Anyway, I personally think it may be worth holding off to see what arises from Canon in 2020 if you can stand the wait - we should have a better idea of where they're going by the end of the year. At least I know how you feel!


    Cheers, David
    Last edited by David Seymour; 01-18-2020 at 04:36 AM.

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    BPN Member Paul Burdett's Avatar
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    Hi David. Lovely to hear from you, and thanks for the info. In my mind I've recently decided on the Sony, but have not made the switch yet...for two reasons: firstly the $$...always an issue unless I sell all my Canon gear, and secondly...as you say...I'm waiting to see what Canon does this year. I did try the A9 and 200-600 combo a while ago in store (with my sd card) and was impressed with the images when I viewed them at home. I too considered the Nikon D850 and PF lens, but as the lens is over 6K I ditched that idea. The Nikon D500 with that lens however would be a great bif combo I think. In any case I'll probably keep my Canon6D and lenses as I'm really happy with that gear for landscape.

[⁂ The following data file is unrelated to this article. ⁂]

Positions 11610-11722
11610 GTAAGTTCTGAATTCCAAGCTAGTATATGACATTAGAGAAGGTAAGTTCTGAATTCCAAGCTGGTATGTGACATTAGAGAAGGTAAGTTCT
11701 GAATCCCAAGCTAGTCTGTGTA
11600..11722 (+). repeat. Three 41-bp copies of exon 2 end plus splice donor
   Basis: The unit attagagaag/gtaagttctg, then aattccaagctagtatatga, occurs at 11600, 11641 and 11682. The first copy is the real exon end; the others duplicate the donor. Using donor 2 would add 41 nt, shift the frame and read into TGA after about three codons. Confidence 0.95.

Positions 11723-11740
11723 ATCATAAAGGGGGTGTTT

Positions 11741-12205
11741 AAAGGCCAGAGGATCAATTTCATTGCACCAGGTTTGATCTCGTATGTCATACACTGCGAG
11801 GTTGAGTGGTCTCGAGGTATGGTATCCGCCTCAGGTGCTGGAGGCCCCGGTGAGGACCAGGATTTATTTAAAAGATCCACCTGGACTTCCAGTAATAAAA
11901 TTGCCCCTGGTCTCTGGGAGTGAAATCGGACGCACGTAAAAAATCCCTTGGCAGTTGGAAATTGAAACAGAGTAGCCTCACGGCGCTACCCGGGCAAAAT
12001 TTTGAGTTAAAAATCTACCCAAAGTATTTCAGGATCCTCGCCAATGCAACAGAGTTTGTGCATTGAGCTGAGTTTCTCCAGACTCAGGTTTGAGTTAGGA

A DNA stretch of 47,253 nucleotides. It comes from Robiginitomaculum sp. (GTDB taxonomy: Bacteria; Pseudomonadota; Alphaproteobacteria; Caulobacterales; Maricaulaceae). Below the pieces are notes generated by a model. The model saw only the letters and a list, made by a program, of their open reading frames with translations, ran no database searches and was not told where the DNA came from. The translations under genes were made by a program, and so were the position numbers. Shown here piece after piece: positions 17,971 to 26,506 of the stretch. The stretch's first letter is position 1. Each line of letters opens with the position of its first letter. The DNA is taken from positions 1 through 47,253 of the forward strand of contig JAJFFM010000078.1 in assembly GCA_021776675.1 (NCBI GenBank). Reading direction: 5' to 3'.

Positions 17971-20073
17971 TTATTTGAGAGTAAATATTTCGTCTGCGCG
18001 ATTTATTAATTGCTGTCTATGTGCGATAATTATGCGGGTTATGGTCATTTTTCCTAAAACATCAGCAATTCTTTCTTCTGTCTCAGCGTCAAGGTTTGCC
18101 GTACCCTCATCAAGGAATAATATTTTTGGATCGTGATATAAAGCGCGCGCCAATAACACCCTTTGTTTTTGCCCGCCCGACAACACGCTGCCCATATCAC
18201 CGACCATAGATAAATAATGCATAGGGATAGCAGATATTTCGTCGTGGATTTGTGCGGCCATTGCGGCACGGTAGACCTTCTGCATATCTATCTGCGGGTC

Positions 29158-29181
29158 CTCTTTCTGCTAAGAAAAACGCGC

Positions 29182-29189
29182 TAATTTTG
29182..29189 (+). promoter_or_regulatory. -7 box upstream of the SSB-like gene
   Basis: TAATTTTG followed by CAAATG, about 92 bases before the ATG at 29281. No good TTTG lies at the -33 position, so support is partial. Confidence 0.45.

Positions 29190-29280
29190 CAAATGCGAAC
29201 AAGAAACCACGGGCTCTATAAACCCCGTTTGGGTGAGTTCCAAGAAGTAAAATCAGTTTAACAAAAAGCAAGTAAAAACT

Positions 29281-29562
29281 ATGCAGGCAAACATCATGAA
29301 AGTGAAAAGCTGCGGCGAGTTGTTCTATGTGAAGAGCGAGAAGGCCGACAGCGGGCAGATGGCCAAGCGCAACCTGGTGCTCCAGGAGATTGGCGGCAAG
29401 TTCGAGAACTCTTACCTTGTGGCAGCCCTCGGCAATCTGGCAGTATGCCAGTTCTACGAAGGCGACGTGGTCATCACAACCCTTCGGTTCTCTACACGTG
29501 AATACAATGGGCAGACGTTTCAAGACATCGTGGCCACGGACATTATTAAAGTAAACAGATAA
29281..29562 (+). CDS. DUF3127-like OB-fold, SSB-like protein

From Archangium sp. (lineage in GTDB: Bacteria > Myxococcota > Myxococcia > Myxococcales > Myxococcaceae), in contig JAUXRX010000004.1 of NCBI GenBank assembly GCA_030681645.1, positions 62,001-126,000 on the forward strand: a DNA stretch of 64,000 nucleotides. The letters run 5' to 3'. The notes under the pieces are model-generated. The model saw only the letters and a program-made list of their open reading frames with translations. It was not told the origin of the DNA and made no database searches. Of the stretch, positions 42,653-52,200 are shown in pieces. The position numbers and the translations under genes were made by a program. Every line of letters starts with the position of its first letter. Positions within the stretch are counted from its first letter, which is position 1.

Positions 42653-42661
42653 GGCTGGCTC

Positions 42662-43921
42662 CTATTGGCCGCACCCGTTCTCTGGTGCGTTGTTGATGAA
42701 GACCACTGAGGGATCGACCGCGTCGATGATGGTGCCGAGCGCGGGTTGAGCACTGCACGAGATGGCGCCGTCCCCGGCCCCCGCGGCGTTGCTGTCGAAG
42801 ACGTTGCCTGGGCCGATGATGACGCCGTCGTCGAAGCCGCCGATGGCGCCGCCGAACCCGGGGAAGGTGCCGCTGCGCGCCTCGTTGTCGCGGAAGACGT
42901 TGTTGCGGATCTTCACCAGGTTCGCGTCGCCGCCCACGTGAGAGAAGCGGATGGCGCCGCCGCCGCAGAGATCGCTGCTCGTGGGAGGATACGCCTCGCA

So...time will tell I guess...will be interesting to see what Canon come up with, other than mega expensive cameras such as the 1DXiii. Cheers David.

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    BPN Limited Member Ernst Zigmund's Avatar
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    Old thread but FWIW I've shot an A9 alongside a D500 for about a year. Dust is more common on the Sony but is no drama to deal with. The A9 is easier to use but for BIF the focus isn't quite as accurate as the Nikon and sometimes with perched birds at 8-10m flatly fails (as it does on the A7R III).

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    BPN Member Paul Burdett's Avatar
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    Hi Ernst. Interesting. Your view of the A9 for BIF doesn't seem to be echoed by the many photographers I've read about/viewed videos submitted etc. What lens are you using with your A9? As for perched birds, that is even more concerning...but I don't own a Sony so can't really comment. I do think though that the evidence that I've seen doesn't seem to support your view. In any case I haven't decided to make the switch to Sony at this point...especially as I'd need to be totally convinced it's the best gear for me. Cheers.